Friday, June 7, 2013

Testing an Antenna Array Inside an Anechoic Chamber

For the last couple of years, I have run tests on my anti-jamming antenna array inside an anechoic chamber. I have a picture of my antenna array inside the chamber below.

Figure 1: Antenna Array inside Anechoic Chamber

 The anechoic chamber is a special room designed specifically for testing antennas and antenna arrays (see Figure 2 below). The room is lined with blue absorbing foam and is meant to prevent stray electromagnetic (EM) energy from being reflected off walls and other objects. This makes sure that the signal coming from the horn antenna is the only signal received by the antenna array. Think of the horn antenna as a basketball player throwing foul shots into a hoop (represented by the antenna array). The shot should only count if the athlete throws the ball directly into the hoop. However, if the athlete were to throw the ball against a wall, the ball might bounce off and go into the hoop anyway. You could think of the blue absorbing foam as lines of referees to catch wildly thrown balls and make sure that the basketball player doesn't score points by cheating.

Figure 2: Test Setup Diagram Showing Antenna Array inside an Anechoic Chamber
When antenna engineers test antennas inside an antenna chamber, they are interested in the antennas' radiation patterns. Radiation patterns measure how well antennas focus EM energy in different directions. There are multiple names for the radiation patterns that they measure: Azimuth, Elevation, E cut, H cut. In my times, I was primarily interested in the Azimuth patterns with my antennas standing up (i.e., vertical) with the plane of measurement parallel to the ground. To get that pattern, I attached my antenna array to a rotary table with the array facing the horn antenna as shown in Figure 2. I then rotated the array 360 degrees in several degree increments and measured the power between the horn and the array at each step. I wrote a computer program that controlled both the turntable motor and the VNA to collect these measurements.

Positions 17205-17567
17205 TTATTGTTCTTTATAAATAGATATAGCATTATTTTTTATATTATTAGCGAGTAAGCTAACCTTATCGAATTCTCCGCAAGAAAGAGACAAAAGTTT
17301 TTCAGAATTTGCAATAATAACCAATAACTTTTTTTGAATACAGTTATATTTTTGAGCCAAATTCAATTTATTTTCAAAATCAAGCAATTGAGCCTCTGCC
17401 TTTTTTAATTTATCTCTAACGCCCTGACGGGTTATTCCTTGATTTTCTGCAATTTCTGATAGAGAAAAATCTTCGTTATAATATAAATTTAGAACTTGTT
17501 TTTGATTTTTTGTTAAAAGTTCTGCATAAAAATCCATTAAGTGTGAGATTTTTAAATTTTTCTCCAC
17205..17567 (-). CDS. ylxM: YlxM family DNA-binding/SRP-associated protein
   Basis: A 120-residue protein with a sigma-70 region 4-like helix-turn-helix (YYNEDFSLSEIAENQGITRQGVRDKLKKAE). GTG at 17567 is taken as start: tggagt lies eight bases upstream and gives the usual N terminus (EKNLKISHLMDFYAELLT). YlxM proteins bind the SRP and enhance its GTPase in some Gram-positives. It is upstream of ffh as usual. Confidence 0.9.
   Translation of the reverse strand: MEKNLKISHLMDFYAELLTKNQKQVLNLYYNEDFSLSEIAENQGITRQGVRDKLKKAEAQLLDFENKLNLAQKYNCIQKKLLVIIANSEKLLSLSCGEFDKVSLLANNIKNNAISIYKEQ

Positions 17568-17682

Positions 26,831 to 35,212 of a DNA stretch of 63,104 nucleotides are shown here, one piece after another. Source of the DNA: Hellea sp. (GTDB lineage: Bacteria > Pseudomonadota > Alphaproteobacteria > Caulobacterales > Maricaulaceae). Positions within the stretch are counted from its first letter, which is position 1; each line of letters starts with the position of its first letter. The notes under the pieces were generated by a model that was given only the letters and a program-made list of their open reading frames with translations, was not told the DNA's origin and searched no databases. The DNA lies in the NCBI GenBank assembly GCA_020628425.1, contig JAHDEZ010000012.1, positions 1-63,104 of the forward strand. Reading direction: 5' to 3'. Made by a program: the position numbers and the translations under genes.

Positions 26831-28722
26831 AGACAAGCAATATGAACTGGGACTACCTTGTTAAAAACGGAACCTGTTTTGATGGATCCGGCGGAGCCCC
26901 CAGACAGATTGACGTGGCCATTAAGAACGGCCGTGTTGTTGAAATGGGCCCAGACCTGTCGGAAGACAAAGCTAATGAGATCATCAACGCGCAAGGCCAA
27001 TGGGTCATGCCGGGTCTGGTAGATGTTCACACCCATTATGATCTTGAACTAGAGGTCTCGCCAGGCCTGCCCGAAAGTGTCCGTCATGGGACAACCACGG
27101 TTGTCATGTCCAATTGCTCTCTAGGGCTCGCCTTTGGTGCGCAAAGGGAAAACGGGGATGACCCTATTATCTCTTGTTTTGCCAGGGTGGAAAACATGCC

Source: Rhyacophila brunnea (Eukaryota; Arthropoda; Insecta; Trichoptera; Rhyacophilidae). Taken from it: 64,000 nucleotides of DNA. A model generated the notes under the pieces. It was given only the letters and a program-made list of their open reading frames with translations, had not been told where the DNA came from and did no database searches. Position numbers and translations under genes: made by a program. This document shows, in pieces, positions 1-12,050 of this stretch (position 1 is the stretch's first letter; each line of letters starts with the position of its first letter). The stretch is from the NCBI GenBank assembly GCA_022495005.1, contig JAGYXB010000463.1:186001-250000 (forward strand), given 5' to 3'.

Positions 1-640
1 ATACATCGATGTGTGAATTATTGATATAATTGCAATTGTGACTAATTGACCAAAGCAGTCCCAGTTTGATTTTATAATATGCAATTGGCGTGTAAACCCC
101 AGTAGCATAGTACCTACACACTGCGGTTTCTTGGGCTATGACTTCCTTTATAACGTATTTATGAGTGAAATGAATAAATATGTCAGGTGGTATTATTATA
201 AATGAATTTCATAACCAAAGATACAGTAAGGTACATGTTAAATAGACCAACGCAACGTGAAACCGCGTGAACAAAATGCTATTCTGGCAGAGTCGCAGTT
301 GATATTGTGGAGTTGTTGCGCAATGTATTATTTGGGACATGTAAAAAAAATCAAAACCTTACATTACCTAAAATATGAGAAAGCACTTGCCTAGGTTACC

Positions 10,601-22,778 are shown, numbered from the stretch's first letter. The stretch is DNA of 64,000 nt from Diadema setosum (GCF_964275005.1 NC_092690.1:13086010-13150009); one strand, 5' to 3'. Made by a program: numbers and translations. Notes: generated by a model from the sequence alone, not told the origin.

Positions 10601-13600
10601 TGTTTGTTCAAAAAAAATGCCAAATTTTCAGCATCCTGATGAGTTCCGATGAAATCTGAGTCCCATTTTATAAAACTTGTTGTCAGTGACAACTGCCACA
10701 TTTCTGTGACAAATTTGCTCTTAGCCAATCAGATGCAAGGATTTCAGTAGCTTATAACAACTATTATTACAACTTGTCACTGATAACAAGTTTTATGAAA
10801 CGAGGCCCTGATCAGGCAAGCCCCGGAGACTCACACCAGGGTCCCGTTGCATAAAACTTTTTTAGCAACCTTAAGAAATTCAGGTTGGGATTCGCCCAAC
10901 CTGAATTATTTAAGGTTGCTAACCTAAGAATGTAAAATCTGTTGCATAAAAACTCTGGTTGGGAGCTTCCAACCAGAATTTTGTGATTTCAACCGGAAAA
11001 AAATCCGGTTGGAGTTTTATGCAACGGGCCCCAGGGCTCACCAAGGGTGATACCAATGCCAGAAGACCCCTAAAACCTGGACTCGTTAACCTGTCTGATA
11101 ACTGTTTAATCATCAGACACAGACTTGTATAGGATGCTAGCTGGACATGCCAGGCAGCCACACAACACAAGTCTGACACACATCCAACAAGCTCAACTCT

My computer program also included a genetic algorithm (GA) that optimized the radiation patterns to maximize EM energy towards the Signal of Interest (SOI) and minimized EM energy in jammer directions. I emulated SOI and jammers in the chamber by rotating the turntable in their respective directions and measured the power received in those directions with different hardware settings chosen by the GA. I'll explain more on how the GA works, but for now you can think of it as a computer program that emulates the concept of "Survival of the Fittest" mating in nature.

The antenna chamber is part of a previous project (led by Dr. Dan Stancil) called the Project Remote Educational Antenna Laboratory (PREAL for short). You can find more information about the PREAL project by visiting its webpage. Although you could see whatever antenna or antenna array is in the chamber via the PREAL webcam, I am sorry to say that it is not up at this time because the PREAL computer died. However, I am in the process of getting a new computer and hope to have PREAL up and running shortly.


Jonathan Becker
ECE PhD Candidate
Carnegie Mellon University